"Having this conversation empowers us all," said Rebecca Nagy, a genetic counselor who works frequently with women who test positive for a defective version of the BRCA1 gene, as Jolie did. "It's wonderful what she's done."
The rapidly evolving prenatal testing landscape is one that geneticists and genetic counselors must watch closely, says Jennifer Hoskovec, Director of Prenatal Counseling Services at the University of Texas in Houston, and President Elect of the National Society of Genetic Counselors (NSGC)
You'll want professional help to sort through the facts. Visits to genetic counselors are often covered by insurers and billed like doctor's visits. You can find a counselor at nsgc.org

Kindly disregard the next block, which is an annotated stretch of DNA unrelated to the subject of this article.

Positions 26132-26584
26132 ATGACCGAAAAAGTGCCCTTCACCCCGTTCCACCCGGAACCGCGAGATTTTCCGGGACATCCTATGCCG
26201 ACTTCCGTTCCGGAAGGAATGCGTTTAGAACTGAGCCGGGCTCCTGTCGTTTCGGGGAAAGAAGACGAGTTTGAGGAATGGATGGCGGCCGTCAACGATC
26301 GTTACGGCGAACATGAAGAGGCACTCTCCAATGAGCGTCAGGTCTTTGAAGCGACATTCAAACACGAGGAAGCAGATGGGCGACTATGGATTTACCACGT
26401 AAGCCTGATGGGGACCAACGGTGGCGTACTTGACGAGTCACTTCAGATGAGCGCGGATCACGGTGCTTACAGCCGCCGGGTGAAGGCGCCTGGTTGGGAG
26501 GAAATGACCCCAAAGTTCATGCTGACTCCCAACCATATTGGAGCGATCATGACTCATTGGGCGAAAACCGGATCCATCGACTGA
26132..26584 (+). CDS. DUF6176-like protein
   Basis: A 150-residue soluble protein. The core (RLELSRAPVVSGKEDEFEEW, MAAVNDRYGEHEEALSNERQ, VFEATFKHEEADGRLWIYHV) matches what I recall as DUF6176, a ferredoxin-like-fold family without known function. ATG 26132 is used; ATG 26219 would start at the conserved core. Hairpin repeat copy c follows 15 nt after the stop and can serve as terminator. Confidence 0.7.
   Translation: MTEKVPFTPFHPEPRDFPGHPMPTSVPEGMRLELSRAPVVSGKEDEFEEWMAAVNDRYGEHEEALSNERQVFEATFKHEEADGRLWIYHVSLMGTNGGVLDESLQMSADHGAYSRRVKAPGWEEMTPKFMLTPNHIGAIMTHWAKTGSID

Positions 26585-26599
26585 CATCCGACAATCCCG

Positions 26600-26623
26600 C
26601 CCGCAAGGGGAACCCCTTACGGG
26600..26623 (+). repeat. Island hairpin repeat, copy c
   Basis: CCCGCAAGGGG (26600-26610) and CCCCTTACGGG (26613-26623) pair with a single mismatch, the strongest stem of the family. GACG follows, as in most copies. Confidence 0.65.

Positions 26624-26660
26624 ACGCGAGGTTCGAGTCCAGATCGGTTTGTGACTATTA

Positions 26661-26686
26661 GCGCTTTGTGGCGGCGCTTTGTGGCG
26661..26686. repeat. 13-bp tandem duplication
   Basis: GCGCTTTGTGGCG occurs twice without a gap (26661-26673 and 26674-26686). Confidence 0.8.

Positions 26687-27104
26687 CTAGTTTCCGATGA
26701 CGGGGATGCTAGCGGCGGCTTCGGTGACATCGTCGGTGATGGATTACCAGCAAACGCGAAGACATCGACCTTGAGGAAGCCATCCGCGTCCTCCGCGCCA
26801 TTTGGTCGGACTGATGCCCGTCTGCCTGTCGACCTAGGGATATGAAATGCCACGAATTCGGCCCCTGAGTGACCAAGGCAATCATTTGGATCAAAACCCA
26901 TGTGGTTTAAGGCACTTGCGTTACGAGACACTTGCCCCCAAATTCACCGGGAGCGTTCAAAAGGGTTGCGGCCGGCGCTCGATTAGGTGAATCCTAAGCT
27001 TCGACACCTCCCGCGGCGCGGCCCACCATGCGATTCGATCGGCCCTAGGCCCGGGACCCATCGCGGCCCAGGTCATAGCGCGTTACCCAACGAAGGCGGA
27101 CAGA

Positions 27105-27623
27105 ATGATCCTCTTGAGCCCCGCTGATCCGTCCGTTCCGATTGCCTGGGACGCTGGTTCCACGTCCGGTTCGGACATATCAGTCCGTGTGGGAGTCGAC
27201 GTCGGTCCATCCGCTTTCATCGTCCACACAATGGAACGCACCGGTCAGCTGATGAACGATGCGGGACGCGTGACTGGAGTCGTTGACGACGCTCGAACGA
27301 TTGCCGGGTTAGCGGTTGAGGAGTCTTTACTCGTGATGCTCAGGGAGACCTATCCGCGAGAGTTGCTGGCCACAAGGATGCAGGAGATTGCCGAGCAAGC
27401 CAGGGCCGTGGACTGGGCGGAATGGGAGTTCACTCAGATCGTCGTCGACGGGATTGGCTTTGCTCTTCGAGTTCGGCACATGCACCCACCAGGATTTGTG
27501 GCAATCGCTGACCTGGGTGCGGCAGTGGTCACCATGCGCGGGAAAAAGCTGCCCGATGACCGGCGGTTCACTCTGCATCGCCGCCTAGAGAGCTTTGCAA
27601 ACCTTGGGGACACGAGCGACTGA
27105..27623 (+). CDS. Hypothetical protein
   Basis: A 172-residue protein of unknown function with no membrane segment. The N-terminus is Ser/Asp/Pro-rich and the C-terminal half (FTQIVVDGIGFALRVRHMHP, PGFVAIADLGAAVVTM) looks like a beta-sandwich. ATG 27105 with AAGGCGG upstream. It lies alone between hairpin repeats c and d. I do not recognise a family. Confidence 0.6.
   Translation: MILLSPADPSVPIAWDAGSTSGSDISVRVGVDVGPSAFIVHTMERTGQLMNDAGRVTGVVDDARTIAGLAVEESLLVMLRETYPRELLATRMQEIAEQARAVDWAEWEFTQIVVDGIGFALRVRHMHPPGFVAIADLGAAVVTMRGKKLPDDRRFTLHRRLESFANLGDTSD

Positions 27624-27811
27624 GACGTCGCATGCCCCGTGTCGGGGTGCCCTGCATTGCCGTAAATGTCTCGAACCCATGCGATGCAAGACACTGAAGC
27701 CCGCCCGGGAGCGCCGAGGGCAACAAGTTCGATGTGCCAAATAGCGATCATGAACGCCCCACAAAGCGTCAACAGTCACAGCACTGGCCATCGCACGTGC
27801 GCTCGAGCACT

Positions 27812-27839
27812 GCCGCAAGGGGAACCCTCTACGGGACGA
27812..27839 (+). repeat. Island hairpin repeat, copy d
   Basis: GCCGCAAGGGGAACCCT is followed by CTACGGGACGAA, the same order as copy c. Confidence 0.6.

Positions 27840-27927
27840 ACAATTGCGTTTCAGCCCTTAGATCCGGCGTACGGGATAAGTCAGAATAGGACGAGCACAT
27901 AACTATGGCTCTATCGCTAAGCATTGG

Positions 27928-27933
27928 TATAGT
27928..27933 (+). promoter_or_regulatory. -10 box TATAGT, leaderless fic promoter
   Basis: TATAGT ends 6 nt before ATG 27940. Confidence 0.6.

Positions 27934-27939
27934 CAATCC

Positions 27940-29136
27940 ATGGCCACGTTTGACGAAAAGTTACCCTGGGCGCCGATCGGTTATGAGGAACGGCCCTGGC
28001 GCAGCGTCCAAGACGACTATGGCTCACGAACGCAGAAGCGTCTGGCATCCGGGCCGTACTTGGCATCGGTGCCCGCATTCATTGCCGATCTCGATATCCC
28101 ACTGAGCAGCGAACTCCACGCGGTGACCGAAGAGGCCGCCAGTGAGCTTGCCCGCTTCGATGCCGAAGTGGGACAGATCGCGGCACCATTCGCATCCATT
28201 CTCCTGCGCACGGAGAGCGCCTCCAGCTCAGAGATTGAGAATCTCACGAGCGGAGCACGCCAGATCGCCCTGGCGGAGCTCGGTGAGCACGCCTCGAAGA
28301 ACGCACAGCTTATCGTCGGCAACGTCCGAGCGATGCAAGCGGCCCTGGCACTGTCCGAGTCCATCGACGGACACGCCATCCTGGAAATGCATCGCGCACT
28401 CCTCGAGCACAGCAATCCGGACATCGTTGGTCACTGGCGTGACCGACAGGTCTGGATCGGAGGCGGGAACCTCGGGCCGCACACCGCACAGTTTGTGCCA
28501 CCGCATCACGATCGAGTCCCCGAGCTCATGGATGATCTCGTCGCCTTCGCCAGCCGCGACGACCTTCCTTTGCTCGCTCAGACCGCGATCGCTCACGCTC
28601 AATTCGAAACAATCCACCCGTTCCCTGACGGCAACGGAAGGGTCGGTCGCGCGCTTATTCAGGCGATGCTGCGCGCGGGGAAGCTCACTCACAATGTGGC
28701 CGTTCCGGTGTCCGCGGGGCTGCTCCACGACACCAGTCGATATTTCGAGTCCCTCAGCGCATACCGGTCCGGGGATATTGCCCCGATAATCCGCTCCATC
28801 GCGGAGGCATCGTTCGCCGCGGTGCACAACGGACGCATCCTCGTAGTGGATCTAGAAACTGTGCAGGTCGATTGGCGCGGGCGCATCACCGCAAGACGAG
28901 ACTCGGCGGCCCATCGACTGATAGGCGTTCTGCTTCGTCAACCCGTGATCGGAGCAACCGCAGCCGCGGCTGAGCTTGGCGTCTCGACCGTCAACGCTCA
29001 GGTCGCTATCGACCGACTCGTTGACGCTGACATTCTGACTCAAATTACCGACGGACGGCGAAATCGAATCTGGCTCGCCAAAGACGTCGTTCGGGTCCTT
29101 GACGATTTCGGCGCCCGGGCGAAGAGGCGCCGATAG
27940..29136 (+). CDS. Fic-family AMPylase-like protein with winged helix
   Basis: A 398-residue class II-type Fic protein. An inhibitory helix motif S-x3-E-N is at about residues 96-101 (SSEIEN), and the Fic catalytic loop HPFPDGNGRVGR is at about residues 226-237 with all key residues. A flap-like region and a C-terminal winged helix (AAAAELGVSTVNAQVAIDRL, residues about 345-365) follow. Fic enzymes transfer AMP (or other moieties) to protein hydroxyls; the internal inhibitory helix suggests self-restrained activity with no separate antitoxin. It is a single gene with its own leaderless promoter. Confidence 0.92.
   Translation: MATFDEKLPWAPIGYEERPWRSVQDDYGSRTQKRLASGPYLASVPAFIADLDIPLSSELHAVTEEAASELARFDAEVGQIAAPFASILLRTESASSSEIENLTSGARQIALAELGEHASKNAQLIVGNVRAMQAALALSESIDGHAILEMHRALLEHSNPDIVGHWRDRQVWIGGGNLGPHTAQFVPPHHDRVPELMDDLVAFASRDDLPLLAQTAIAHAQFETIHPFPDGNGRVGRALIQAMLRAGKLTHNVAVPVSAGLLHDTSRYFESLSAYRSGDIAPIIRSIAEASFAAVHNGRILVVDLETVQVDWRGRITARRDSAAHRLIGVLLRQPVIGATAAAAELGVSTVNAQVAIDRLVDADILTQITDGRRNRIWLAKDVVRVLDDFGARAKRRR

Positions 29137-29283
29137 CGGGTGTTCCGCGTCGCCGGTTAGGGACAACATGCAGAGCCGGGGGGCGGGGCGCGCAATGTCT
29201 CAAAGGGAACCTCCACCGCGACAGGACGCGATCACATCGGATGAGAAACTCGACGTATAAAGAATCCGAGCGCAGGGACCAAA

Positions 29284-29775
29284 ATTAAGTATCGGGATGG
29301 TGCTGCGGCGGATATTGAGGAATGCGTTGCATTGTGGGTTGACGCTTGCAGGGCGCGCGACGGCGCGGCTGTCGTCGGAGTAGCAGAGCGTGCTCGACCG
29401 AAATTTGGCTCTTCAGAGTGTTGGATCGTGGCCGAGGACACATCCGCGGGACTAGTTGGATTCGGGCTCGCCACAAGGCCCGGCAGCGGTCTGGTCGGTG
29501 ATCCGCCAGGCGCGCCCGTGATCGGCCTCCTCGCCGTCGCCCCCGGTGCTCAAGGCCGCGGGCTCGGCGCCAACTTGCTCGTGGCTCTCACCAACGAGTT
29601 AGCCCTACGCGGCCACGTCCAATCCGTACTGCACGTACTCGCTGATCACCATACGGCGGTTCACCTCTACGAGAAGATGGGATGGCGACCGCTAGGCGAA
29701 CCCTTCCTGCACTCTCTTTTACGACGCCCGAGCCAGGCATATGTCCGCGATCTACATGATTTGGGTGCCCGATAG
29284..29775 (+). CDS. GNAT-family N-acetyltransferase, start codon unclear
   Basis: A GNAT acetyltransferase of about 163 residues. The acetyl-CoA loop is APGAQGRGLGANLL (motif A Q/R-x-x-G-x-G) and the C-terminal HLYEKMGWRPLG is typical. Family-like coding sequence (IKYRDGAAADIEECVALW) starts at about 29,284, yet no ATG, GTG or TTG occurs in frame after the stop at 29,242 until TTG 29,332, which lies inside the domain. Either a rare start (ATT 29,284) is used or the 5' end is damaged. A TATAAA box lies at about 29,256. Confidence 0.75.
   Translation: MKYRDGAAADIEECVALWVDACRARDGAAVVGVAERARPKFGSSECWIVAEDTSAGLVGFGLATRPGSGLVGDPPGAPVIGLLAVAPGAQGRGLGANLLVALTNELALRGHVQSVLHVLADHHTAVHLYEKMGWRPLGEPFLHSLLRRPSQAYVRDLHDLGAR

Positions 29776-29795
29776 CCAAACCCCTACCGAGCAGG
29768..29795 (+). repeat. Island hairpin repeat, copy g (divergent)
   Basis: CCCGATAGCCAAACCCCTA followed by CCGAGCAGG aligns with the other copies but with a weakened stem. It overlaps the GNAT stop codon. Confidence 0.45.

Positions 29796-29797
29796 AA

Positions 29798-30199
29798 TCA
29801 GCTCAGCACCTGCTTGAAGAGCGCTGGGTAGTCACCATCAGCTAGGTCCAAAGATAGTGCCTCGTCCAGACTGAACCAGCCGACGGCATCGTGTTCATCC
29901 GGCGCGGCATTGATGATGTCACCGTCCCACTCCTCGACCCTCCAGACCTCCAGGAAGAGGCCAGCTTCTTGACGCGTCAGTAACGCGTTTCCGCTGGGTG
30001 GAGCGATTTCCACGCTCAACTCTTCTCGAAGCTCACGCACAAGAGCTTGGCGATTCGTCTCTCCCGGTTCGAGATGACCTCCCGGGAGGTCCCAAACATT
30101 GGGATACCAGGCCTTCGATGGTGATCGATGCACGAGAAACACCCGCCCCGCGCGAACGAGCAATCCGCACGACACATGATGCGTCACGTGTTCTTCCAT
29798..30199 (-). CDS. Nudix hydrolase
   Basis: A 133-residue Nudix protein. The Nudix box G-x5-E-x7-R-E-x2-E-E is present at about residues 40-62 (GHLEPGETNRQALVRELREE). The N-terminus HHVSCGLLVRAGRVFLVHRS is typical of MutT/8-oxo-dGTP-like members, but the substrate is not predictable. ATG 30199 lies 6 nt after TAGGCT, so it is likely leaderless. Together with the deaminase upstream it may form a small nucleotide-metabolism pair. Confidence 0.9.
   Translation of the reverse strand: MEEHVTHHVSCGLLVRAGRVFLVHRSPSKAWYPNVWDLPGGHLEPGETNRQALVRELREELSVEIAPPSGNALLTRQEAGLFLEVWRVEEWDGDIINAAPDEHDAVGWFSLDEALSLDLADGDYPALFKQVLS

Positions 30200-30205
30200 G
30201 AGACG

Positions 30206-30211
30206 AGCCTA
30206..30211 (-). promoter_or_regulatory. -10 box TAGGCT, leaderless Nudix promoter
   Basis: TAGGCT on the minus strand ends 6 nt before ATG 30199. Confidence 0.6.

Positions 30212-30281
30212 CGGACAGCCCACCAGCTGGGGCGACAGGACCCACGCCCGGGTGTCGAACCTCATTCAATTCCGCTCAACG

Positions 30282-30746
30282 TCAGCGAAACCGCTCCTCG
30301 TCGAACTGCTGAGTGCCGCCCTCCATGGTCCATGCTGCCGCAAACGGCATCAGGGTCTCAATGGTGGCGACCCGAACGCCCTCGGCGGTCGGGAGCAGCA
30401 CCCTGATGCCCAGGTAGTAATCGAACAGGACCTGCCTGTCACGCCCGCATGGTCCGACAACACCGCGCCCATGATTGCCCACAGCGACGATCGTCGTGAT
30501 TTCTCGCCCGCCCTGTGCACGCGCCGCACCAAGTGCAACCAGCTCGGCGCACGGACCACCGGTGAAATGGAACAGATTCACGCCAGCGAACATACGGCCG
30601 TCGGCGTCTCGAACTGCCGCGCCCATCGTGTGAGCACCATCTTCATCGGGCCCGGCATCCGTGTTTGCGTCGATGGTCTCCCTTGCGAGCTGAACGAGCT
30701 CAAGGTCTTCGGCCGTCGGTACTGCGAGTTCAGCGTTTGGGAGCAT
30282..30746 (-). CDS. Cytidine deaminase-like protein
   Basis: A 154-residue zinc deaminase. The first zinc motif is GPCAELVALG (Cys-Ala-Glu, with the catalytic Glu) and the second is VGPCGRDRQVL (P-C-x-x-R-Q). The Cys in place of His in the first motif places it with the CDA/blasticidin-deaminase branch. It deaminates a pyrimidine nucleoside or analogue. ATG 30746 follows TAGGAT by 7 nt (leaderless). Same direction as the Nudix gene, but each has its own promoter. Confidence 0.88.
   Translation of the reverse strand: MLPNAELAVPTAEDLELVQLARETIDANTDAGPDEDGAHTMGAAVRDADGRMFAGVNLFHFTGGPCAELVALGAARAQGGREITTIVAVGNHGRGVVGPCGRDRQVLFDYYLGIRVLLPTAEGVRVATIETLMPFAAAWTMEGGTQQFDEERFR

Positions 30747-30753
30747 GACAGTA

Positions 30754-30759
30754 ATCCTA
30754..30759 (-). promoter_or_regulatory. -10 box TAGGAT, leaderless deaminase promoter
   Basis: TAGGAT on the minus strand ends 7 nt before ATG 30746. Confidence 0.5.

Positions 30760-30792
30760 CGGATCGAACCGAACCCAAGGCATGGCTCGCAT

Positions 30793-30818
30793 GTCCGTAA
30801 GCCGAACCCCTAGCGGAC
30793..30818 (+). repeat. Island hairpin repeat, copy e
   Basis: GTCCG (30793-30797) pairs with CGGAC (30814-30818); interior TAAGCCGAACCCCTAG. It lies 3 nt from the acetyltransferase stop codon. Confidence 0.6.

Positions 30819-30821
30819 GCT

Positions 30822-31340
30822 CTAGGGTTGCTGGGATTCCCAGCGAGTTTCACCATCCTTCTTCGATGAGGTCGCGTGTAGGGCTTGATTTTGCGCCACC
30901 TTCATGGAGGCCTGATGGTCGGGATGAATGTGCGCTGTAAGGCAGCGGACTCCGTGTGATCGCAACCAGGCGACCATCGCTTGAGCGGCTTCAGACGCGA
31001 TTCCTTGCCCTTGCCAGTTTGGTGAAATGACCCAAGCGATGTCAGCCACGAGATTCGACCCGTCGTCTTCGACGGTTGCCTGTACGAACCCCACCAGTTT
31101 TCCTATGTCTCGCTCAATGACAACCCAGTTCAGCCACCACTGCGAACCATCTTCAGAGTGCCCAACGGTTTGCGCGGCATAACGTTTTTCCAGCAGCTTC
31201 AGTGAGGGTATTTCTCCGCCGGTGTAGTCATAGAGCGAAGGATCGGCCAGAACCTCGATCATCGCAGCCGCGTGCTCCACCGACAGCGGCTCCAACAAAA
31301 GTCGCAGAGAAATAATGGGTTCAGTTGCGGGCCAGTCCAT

But the field is growing, and there are professional organizations like the NSGC focused on that growth. "The curve is moving in the right direction, but our focus at NSGC is to be more intentional about that growth and not be passively hoping that we grow," Nagy says. To that end, the organization
The American College of Medical Genetics and Genomics (ACMG) published new
guidelines that define a subset of predictive genetic alterations with well-established implications for medical care, and recommend that laboratories test for and disclose these results in all circumstances as a routine part